These days, you’d be hard-pressed to find an academic who doesn’t think that Google Scholar Profiles are the greatest thing since sliced bread. Some days, I agree.
Why? Because my Google Scholar Profile captures more citations to my work than Web of Knowledge or Scopus, automatically adds (and tracks citations for) new papers I’ve published, is better at finding citations that appear in non-English language publications, and gives me a nice fat h-index. I’m sure you find it valuable for similar reasons.
And yet, Google Scholar is still deeply flawed. It has some key disadvantages that keep it from being as awesome as most imagine that it is.
In this post, I’m going to do some good ol’ fashioned consciousness-raising and describe Google Scholar Profiles’ limitations. And in our next post, I’ll share tips I’ve learned for getting the most out of your Google Scholar Profile, limitations be darned.
1. Google Scholar Profiles include dirty data
Let’s begin with the most basic element of your Profile: your name. If your name includes diacritics, ligatures, or even apostrophes, Google Scholar may be missing citations to your work. (Sorry, O’Connor!) And if you have a common name, it’s likely you’ll end up with others’ publications in your Profile, which you are unfortunately responsible for identifying and removing. (We’ll cover how to do that in our next post.)
Now, what about the quality of citations? Google Scholar claims to pull citations from anywhere on the scholarly web into your Profile, but their definition of “the scholarly web” is less rigorous than many people realize. For example, our co-founder, Heather, has citations on her Google Scholar Profile for a Friendfeed post. And others have found Google Scholar citations to their work in student handbooks and LibGuides–not the worst places you can get a cite from, but still: Nature they ain’t.
Google Scholar citations are also, like any metric, susceptible to gaming. But whereas organizations like PLOS and Thomson Reuters’ Journal Citation Index will flag and ban those found to be gaming the system, Google Scholar does not respond quickly (if at all) to reports of gaming. And as researchers point out, Google’s lack of transparency with respect to how data is collected means that gaming is all the more difficult to discover.
The service also misses citations in a treasure-trove of scholarly material that’s stored in institutional repositories. Why? Because Google Scholar won’t harvest information from repositories in the format that repositories across the world tend to use (Dublin Core).
Google Scholar Profile data is far from perfect, but that’s a small problem compared to the next issue.
2. Google Scholar Profiles may not last
Remember Google Reader? Google has a history of killing beloved products when the bottom line is in question. It’s not exaggerating to say that Google Scholar Profiles could literally go away at any moment.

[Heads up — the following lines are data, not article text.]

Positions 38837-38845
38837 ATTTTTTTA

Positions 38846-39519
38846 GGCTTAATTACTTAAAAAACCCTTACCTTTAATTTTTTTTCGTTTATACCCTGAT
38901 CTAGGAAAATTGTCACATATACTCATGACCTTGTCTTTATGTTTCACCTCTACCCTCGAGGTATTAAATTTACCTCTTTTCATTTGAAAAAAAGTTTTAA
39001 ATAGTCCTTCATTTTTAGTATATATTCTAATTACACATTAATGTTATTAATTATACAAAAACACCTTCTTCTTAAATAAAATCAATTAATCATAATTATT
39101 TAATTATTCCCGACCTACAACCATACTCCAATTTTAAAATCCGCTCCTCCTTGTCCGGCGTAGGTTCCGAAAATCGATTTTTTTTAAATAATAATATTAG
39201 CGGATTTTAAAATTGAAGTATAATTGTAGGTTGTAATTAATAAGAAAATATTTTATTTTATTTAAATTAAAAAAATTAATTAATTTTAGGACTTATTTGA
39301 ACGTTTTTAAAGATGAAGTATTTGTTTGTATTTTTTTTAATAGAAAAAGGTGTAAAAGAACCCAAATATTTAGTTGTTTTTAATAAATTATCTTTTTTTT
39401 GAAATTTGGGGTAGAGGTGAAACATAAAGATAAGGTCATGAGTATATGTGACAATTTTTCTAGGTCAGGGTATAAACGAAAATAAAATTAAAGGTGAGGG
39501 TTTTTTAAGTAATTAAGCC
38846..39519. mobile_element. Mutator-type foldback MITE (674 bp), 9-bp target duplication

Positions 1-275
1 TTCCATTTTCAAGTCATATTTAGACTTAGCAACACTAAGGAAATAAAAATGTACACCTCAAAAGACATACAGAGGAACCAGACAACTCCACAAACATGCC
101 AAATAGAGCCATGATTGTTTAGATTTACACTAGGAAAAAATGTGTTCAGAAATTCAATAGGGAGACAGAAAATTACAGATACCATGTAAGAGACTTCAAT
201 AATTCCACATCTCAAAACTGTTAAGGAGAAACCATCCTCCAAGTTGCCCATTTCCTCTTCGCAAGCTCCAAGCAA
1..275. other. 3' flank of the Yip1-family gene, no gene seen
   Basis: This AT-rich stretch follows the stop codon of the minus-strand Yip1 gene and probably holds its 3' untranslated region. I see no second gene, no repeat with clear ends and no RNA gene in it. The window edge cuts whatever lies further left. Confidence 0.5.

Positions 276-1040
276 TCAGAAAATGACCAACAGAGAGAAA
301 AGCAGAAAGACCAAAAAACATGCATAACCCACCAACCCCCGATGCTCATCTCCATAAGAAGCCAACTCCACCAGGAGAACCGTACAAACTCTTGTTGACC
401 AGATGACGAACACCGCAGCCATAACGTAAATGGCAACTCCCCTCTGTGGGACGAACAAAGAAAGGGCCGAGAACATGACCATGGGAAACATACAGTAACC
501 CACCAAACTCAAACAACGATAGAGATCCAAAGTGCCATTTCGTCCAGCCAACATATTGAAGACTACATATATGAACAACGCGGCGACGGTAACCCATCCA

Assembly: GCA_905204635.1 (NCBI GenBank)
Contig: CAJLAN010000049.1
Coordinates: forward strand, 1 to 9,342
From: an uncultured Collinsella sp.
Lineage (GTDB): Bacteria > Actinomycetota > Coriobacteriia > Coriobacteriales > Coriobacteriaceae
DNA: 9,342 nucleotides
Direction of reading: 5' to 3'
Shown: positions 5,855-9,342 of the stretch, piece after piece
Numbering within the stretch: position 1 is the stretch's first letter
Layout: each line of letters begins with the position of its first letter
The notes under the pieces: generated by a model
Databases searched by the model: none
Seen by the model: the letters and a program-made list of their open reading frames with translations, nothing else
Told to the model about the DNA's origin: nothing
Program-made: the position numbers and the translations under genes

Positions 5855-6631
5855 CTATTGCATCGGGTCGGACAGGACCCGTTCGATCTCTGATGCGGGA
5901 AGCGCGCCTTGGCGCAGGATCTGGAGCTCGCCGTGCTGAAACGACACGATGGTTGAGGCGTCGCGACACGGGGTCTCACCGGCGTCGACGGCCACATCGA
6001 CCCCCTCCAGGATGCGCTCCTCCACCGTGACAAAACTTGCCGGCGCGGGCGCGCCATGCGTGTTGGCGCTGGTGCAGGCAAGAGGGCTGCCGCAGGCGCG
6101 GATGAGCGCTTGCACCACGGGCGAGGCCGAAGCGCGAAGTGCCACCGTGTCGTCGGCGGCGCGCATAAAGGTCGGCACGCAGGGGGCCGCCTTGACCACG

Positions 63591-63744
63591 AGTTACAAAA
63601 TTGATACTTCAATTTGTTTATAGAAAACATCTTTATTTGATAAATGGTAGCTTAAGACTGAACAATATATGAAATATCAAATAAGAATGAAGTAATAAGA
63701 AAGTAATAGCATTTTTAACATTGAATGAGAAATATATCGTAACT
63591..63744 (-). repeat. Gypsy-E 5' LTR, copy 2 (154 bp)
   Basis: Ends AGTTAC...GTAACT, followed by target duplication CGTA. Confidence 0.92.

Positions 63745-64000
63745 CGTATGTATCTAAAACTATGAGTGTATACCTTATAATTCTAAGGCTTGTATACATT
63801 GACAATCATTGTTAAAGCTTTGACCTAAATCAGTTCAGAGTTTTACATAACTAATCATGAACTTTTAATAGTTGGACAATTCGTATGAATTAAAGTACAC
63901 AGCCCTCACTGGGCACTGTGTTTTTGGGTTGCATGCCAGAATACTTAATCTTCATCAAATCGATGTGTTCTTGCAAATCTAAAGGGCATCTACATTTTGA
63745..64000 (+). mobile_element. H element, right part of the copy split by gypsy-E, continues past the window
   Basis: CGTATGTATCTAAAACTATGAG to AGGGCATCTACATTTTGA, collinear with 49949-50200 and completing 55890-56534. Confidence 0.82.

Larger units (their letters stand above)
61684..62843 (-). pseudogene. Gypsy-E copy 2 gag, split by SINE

To me, it’s not unlike the problem of monoculture in agriculture. Monoculture can be a good thing. For those unfamiliar with the term, monoculture is when farmers identify the most powerful species of a crop–the one that is easiest to grow and yields the best harvest year after year–and then grow that crop exclusively. Google Scholar Profiles were, for a long time, the most easy to use and powerful citation reports available to scholars, and so Google Scholar has become one of the most-used platforms in academia.
But monoculture is also risky. Growing only one species of a crop can be catastrophic to a nation’s food supply if, for example, that species were wiped out by blight one year. Similarly, academia’s near-singular dependence on Google Scholar Profile data could be harmful to many if Google Scholar were to be shelved.
3. Google Scholar Profiles won’t allow itself to be improved upon
Other issues aside, it’s worth acknowledging that Google Scholar Profiles are very good at doing one thing: finding citations on the scholarly web. But that’s pretty much all they do, and Google is actively preventing anyone else from improving upon their service.
It’s been pointed out before that the lack of a Google Scholar API means that no one can add value to or improve the tool. That means that services like Impactstory cannot include citations from Google Scholar on Impactstory, nor can we build upon Google Scholar Profiles to find and display metrics beyond citations or automatically push new publications to Profiles. Based on the number of Google Scholar-related help tickets we receive, this lack of interoperability is a major pain point for researchers.
4. Google Scholar Profiles only measure a narrow kind of scholarly impact
Google Scholar Profiles aren’t designed to meet the needs of web-native scholarship. These days, researchers are putting their software, data, posters, and other scholarly products online alongside their papers. Yet Google Scholar Profiles don’t allow them to track citations–nor any other type of impact indicator, including altmetrics–to those outputs.
Google Scholar Profiles also promote a much-maligned One Metric to Rule Them All: the h-index. We’ve already talked about the many reasons why scholars should stop caring about the h-index; most of those reasons stem from the fact that h-indices, like Google Scholar Profiles, aren’t designed with web-native scholarship in mind.
Now that we’re clear on the limitations of Google Scholar Profiles, we’ll help you overcome ‘em by sharing 7 essential workarounds for your Google Scholar Profile in tomorrow’s post. Stay tuned!